Kuala Lumpur — OpenSC is a website that harnesses blockchain technology to allow users to scan a QR code on a product or menu that reveals the full history and supply chain
Whether buying a fish fillet at a supermarket or ordering steak in a restaurant, consumers will soon be able to use their phones to check instantly whether their food is green and ethical.
Launched by environmental group WWF and investment firm BCG Digital Ventures, OpenSC is a website that harnesses blockchain technology to allow users to scan a QR code on a product or menu that reveals the full history and supply chain before they buy.
"For those catching and producing things in a very unsustainable way, it's quite easy for them to hide behind the complexity of supply chains," said Paul Hunyor, Asia region head at BCG Digital Ventures in Sydney.
"There is a lack of carrots for those doing good at the production end because it is very hard for them to make the end consumer aware of all the good work they're doing," he told the Thomson Reuters Foundation.
Globally, consumers and retailers are demanding more information about what they procure, buy and eat, to ascertain that its production and transportation does not damage the environment, or use illegal and unethical business practices.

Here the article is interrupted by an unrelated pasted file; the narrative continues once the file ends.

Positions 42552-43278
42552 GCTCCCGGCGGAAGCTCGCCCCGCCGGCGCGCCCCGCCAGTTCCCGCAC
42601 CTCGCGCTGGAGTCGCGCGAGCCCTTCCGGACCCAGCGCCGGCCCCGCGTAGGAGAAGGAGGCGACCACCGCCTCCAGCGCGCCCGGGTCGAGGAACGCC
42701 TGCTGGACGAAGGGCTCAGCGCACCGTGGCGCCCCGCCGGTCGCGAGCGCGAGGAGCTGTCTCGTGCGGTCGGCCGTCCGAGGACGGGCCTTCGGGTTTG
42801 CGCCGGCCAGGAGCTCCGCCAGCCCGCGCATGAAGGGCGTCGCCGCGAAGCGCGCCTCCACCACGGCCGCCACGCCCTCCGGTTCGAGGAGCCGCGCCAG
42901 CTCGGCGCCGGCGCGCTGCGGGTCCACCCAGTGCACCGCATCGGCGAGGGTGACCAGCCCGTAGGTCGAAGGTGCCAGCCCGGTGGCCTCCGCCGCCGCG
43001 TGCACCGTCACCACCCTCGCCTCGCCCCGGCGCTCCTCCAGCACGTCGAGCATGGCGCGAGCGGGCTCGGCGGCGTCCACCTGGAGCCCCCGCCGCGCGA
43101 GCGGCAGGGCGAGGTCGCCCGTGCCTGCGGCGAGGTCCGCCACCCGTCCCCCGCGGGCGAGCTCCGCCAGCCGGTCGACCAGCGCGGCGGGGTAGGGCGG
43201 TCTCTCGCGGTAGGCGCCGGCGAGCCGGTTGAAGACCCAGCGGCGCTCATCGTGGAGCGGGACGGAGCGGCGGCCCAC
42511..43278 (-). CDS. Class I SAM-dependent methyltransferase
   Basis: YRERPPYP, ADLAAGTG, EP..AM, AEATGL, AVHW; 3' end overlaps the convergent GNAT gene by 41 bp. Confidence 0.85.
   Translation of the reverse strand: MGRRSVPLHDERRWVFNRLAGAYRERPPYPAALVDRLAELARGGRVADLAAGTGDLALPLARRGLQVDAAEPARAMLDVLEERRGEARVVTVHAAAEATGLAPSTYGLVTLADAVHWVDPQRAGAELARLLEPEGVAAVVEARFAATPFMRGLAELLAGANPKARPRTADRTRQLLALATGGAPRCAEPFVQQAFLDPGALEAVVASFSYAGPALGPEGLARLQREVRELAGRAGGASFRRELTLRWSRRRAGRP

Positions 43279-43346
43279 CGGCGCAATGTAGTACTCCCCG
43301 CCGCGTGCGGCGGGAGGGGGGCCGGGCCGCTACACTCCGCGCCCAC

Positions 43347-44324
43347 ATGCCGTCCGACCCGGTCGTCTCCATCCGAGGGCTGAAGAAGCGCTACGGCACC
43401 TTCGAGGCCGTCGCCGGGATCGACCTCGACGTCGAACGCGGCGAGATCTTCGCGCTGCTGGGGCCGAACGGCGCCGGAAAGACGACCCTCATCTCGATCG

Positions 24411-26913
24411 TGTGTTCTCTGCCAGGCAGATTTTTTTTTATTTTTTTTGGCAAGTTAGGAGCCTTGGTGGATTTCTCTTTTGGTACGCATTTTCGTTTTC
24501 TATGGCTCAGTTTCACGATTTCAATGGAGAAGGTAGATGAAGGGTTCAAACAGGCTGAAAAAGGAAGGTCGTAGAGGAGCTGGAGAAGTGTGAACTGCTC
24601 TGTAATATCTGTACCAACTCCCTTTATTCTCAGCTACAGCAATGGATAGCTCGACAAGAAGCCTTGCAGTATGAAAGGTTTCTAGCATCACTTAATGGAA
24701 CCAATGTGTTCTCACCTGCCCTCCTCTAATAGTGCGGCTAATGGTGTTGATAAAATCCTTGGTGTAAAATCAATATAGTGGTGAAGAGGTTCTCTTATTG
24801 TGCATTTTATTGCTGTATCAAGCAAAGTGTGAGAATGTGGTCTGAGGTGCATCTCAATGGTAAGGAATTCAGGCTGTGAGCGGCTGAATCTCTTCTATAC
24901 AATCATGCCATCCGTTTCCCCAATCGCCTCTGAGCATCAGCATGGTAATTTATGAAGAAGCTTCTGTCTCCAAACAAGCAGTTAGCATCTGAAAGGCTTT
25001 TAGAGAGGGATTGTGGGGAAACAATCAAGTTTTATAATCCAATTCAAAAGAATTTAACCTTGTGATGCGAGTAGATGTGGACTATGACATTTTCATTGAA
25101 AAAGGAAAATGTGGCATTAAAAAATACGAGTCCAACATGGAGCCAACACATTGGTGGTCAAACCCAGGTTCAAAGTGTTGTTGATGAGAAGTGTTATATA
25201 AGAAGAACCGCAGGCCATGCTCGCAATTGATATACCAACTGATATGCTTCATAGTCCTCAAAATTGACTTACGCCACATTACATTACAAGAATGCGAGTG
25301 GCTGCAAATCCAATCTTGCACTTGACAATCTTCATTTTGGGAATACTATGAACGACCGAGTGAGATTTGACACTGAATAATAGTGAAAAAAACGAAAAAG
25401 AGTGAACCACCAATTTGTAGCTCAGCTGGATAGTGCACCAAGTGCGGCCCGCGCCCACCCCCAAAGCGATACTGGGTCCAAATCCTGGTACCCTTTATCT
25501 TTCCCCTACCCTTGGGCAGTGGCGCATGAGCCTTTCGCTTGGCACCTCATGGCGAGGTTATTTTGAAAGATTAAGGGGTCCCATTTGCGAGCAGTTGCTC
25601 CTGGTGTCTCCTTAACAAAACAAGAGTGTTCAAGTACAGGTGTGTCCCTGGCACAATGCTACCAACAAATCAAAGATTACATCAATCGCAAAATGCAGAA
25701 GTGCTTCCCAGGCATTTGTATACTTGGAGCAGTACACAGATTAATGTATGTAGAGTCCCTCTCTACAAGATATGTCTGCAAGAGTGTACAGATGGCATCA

In response, large consumer goods companies, restaurants and other businesses are looking at ways to attract more customers by offering sustainable products that are guaranteed as free of deforestation or slave labour, for example.
The OpenSC platform, conceived in 2017 when WWF was piloting a tuna fisheries traceability project in the Pacific Ocean, will initially focus on fish and beef. It plans to expand in the next two years to cover other commodities like palm oil and timber.
OpenSC allows consumers to cut through the complexity and lack of transparency in supply chains, said Hunyor.
The digital tool will cover environmental, social and human rights, and hopes to attract sustainability bodies and schemes, as well as corporations and major commodities producers, said Dermot O'Gorman, CEO of WWF-Australia.
"There is ... growing momentum around the world with corporates who are doing and want to do the right thing because their customers are increasing demand," he said.
Austral Fisheries, which is part of the Maruha Nichiro Group, has committed to implement OpenSC this year across its fleet which catches Patagonian toothfish.
Customers and staff of supermarkets and restaurants, as well as wholesalers, can use the tool to access instant information.
For fish, that would include where it was caught, if the area is a verified sustainable fishing zone, and conditions along the supply chain.
Fish tracked by OpenSC, set up as a social enterprise, will be served at a dinner for world leaders at the World Economic Forum in Davos next week.
(Reporting by Michael Taylor @MickSTaylor; Editing by Megan Rowling. Please credit the Thomson Reuters Foundation, the charitable arm of Thomson Reuters, that covers humanitarian news, women's and LGBT+ rights, human trafficking, property rights, and climate change. Visit http://news.trust.org)